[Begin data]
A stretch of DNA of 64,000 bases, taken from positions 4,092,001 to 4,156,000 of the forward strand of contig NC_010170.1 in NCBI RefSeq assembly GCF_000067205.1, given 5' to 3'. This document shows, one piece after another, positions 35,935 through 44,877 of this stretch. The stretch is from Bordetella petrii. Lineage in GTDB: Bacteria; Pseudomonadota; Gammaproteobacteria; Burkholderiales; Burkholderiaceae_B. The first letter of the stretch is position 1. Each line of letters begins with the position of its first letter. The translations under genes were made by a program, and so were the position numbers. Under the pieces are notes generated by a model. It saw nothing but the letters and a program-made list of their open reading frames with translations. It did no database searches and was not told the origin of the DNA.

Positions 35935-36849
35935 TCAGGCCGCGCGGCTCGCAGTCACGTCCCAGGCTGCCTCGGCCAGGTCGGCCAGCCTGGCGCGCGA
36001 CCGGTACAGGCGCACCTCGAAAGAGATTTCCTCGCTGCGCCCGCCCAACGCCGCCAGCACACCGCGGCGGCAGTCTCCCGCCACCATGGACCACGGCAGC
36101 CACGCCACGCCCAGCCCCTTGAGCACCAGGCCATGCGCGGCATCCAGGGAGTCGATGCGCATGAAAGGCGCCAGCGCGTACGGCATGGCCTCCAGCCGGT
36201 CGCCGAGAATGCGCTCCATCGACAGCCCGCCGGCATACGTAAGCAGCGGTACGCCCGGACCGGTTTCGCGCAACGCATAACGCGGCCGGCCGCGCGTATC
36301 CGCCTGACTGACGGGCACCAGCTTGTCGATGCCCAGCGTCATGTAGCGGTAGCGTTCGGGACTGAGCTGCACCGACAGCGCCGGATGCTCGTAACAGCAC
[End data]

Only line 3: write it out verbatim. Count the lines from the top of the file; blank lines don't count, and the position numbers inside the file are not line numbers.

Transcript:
35935 TCAGGCCGCGCGGCTCGCAGTCACGTCCCAGGCTGCCTCGGCCAGGTCGGCCAGCCTGGCGCGCGA